case "someOtherCommand" => 
      state = 2

  }

}

In this case, we have no more warranty that the state change (whose only responsible of keeping it consistent and thread safe is the actor) might cause side efects given that, in the precise moment where the Future modifies the var, it’s possible that the state is being modified by the actor itself (probably as a reaction to some other received message).

This Future[Unit] might not be a block like that. It could be the result of having asked to some other actor:

class MyActor extends Actor {

  type State = Int

  var state: State = 0

  def receive = {

    case "command" => 
      (service ? "giveMeMyNewState").map{
        case newState: State => state = newState
      }

    case "someOtherCommand" => 
      state = 2
  }

}

Something that probably none of us has ever tried.

giphy

The proper way

If we want to modify the actor’s state as result of having previously asked to some other actor and without breaking the concurrency control of the actor, it could be achieved like this:

class MyActor extends Actor {

  type State = Int

  var state: State = 0

  def receive = {

    case "command" => 
      (service ? "giveMeMyNewState") pipeTo self

    case "someOtherCommand" => 
      state = 2

    case newState: State => 
      state = newState
  }

}

With pipeTo we specify to send to certain actor the result of having evaluated some future when its resolved. This way we’re indicating that, when we get the response of the other actor, it will be sent to our mailbox, so it will be processed like a normal message, sequentially.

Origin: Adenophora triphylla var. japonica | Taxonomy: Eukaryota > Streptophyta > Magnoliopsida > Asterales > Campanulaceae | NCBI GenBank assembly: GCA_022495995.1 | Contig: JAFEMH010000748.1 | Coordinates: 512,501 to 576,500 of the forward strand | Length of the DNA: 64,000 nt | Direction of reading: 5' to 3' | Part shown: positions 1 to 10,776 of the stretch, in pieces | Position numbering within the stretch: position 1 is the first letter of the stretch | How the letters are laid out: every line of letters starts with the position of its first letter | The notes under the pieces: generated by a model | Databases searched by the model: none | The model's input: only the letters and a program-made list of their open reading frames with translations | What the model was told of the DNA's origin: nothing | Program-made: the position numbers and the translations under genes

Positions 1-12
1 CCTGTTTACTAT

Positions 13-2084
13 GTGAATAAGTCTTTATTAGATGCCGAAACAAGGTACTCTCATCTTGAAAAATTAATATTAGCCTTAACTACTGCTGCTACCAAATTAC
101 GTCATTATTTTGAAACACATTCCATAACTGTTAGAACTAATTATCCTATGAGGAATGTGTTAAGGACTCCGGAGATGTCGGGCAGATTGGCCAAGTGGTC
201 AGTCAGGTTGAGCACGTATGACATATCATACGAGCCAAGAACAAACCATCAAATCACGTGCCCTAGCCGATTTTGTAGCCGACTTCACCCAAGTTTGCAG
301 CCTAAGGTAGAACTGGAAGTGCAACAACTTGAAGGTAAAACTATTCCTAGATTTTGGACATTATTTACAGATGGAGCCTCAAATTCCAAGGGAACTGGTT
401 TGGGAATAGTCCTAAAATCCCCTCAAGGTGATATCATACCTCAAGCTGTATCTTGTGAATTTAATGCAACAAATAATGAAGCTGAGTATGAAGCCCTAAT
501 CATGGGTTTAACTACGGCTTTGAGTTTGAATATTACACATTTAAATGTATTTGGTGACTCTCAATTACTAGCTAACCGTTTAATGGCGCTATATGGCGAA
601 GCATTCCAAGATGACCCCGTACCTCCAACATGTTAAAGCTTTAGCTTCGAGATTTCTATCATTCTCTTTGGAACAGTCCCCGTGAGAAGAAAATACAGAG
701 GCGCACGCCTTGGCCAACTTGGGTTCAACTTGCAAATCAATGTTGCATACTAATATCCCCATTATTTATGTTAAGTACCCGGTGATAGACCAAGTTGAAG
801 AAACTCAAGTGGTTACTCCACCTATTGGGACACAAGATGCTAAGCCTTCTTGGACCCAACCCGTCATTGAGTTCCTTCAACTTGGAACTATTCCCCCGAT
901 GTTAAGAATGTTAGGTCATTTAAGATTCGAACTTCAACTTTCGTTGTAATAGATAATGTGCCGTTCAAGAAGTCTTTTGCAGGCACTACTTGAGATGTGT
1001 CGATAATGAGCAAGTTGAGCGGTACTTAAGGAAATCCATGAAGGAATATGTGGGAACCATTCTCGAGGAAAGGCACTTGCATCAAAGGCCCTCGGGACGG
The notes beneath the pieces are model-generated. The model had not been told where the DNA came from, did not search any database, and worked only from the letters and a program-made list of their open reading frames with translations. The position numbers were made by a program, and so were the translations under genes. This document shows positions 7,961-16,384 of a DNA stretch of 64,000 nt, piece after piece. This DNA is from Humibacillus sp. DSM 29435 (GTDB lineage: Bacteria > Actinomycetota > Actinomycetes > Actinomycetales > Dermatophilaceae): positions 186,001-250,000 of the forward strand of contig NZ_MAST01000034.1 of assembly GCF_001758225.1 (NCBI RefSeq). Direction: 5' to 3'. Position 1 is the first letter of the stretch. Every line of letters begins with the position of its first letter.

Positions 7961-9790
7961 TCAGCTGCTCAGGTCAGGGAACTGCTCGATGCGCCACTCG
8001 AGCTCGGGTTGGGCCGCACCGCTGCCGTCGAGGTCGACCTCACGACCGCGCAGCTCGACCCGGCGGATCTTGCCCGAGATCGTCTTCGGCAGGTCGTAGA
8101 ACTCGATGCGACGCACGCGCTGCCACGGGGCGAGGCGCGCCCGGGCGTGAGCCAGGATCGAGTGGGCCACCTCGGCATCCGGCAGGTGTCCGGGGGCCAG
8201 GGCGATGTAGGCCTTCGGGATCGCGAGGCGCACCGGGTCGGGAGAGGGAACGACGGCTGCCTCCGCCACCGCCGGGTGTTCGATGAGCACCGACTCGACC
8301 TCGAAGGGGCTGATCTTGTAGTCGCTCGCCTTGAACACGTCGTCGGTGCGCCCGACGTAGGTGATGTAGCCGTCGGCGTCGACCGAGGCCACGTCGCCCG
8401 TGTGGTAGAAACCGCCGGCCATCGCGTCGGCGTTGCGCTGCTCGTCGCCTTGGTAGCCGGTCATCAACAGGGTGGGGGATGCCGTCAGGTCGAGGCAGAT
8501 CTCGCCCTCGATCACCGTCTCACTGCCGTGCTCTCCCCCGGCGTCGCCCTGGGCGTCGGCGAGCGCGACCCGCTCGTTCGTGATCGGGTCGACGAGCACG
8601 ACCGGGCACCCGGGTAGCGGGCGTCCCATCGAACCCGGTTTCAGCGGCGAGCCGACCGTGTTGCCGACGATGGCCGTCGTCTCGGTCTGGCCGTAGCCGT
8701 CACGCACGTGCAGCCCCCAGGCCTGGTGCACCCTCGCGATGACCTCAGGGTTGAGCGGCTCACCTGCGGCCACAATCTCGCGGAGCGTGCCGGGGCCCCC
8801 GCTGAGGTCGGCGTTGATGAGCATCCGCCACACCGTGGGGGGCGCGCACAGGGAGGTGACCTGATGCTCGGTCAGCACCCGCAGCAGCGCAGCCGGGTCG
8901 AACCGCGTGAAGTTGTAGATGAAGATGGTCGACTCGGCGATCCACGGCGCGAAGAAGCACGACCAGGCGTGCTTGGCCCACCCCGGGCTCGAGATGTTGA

bill_murray_gif_1

Easy peasy 🙂

Scalera tips: Como NO modificar el estado de tu actor

Una cuestión habitual a la hora de trabajar con Akka, es modificar de manera correcta el estado de nuestro actor. Si recordamos la base del paradigma de este framework que nos permite programar modelando la concurrencia en base a actores y el paso de mensajes, es que un actor puede definirse como una unidad computacional que puede tener estado y realiza tareas en base a mensajes que recibe en su mailbox y que procesará de manera secuencial.

Esto significa que, para no tener efectos de lado, es necesario que la modificación del estado del actor se haga al procesar un mensaje. Hasta aquí todo tiene sentido. No obstante, es un fallo bastante común el hacer algo del siguiente estilo:

class MyActor extends Actor {

  var state: Int = 0

  def receive = {

    case "command" => 
      Future(state = 1)

    case "someOtherCommand" => 
      state = 2

  }

}

En ese caso, ya no tenemos garantía de que el cambio de estado (cuyo único responsable de mantenerlo consistente y thread-safe es el actor) puede generar efectos de lado dado que en el momento en que futuro modifica el var es posible que el estado esté siendo modificado por el propio actor, desencadenado por el procesamiento de otro mensaje.

Este Future[Unit] puede no ser un bloque como tal, sino el resultado de haber preguntado a otro actor:

class MyActor extends Actor {

  type State = Int

  var state: State = 0

  def receive = {

    case "command" => 
      (service ? "giveMeMyNewState").map{
        case newState: State => state = newState
      }

    case "someOtherCommand" => 
      state = 2
  }

}

Algo que probablemente nadie de nosotros haya intentado jamás.

giphy

La forma correcta

En caso de querer modificar el estado del actor como resultado de dicha consulta a otro actor sin romper el control de concurrencia sobre el estado, se podría hacer como sigue:

class MyActor extends Actor {

  type State = Int

  var state: State = 0

  def receive = {

    case "command" => 
      (service ? "giveMeMyNewState") pipeTo self

    case "someOtherCommand" => 
      state = 2

    case newState: State => 
      state = newState
  }

}

Con pipeTo lo que hacemos es mandar a cierto actor el resultado de evaluar un futuro cuando este se resuelva. De esta manera estamos indicando que, cuando tengamos la respuesta del otro actor, se envie a nuestro mailbox, de manera que se procesará como otro mensaje más, de manera secuencial.